Newspaper article St Louis Post-Dispatch (MO)
African-American or Black - Either Term Acceptable
I REMEMBER a comic I used to watch on television when I was a teen-ager.
His schtick was to talk about what he could be called. "My name is Ray Jay Johnson Jr.," he'd say. "But you can call me Ray. Or you can call me Jay. Or you can call me Ray Jay . . . ."
He'd go on and on with names that were OK to call him. Then he'd end it with, "but you doesn't has to call me Johnson!"
That old routine came to mind the other day when I read about a Gallup Poll that suggested that while some people are confused about what to call U.S. citizens of African origin - "black" or "African-American" - the majority of those described by such words find either term acceptable.
Overall, 16 percent said they preferred to be called black, and 17 percent preferred African-American. But 58 percent of those surveyed said it did not matter which term was used. Three percent said they didn't like either term, and 6 percent were unsure.
Interestingly, the difference wasn't that sharp even among those under the age of 30, whom you might expect to embrace the newer term, African-American, much more than others. Among this group, 21 percent preferred the term African-American while 9 percent preferred the term black. But a clear majority of this group - 58 percent - said that either term was OK. The remaining 12 percent were unsure.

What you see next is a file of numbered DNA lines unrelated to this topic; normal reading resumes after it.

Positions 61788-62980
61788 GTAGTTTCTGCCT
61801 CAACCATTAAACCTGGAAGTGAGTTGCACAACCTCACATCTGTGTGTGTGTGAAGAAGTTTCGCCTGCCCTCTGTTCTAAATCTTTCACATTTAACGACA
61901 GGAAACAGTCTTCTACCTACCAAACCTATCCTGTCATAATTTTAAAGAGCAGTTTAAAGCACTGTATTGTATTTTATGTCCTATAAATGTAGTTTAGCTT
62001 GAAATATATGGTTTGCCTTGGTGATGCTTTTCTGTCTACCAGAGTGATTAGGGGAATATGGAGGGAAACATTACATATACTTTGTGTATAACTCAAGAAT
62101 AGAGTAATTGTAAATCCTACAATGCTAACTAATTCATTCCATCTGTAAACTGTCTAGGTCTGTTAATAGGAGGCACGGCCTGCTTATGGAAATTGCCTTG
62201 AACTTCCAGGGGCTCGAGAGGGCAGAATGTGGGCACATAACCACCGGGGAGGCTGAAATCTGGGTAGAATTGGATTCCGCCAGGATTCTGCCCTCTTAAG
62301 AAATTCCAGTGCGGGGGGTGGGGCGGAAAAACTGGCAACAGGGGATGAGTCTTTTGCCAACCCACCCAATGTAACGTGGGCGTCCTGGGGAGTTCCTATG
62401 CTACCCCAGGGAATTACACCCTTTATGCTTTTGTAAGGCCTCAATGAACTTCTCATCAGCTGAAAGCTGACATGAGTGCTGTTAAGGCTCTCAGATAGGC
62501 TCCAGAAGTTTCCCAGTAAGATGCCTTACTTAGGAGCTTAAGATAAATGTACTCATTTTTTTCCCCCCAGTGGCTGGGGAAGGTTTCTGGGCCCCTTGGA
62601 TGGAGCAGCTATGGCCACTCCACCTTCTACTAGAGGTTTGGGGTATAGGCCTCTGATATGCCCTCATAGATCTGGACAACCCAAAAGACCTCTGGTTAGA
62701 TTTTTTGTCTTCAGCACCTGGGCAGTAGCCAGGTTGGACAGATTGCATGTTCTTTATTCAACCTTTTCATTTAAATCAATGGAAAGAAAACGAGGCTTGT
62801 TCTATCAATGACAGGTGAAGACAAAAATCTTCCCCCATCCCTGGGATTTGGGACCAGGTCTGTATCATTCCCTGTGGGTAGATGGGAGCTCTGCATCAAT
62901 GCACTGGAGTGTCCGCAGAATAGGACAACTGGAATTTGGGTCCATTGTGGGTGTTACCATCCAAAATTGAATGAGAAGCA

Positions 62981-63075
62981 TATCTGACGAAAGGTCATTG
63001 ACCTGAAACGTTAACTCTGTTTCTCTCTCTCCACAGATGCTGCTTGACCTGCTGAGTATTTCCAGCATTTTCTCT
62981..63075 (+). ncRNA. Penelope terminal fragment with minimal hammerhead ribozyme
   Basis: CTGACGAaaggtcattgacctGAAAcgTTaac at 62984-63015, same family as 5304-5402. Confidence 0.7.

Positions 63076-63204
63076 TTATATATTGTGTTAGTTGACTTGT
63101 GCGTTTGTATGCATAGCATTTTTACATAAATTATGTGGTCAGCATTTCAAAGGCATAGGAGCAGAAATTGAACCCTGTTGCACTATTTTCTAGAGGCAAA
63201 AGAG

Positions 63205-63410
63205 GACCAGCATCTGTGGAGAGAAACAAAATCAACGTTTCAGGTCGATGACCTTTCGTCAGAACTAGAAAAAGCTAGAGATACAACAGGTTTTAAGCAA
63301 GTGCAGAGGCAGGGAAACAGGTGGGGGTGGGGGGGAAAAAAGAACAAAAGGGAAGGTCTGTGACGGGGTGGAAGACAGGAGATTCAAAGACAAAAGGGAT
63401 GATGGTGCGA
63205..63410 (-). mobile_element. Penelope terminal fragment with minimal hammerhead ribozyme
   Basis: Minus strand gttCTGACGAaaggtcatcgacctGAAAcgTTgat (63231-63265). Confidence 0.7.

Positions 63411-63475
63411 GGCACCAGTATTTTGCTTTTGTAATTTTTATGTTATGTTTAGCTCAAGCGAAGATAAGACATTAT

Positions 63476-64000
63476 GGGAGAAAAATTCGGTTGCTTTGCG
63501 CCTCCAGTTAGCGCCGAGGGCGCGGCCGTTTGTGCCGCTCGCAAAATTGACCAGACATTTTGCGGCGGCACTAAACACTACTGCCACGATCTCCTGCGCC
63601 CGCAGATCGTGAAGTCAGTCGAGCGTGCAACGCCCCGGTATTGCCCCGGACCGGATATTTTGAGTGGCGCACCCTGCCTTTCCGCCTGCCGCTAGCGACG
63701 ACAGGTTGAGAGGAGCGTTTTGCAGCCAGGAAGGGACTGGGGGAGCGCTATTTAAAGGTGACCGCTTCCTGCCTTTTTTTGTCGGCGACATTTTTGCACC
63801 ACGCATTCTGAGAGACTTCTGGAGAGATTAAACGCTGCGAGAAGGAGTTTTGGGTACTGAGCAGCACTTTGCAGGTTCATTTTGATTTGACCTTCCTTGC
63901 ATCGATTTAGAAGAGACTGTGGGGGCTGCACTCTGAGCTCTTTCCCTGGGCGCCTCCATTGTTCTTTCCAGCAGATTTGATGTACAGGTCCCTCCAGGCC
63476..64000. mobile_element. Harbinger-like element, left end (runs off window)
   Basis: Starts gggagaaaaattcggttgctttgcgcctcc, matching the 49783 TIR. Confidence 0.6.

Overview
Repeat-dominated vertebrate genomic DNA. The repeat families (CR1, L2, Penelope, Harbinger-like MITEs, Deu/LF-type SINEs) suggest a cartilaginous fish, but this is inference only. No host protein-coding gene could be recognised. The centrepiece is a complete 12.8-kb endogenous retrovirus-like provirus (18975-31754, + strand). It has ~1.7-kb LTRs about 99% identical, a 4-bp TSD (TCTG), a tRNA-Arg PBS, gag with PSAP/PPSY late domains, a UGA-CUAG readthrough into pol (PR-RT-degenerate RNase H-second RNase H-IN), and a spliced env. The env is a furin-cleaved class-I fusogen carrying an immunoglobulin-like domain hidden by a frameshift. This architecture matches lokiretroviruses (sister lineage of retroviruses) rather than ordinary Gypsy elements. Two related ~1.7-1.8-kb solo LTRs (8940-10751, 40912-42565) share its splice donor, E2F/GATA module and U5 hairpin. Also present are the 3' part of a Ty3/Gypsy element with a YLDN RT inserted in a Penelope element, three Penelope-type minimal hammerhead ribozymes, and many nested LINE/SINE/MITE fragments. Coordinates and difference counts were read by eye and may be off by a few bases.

Regular readers of this column know that I've used the terms interchangeably. I wasn't surveyed, but had I been, I would have been in the "doesn't matter" category. I must admit to being a bit amused at times by some non-blacks who use the term black in front of me, then catch themselves quickly, apologize, and then say, "I meant African-American." I know they mean no harm, that they're afraid that they've been terribly insensitive. Like most people, I have more important things to worry about than whether someone calls me black or African-American.
The Rev. Jesse Jackson was one of the biggest proponents of the term "African-American" a few years ago. Jackson had suggested that the term was necessary to remind blacks of their roots.
Although some groups have used hyphenated terms for many years - Mexican-American and Asian-American, for example - some non-blacks have taken offense at the term African-American, suggesting that the term is more a political statement than anything else. …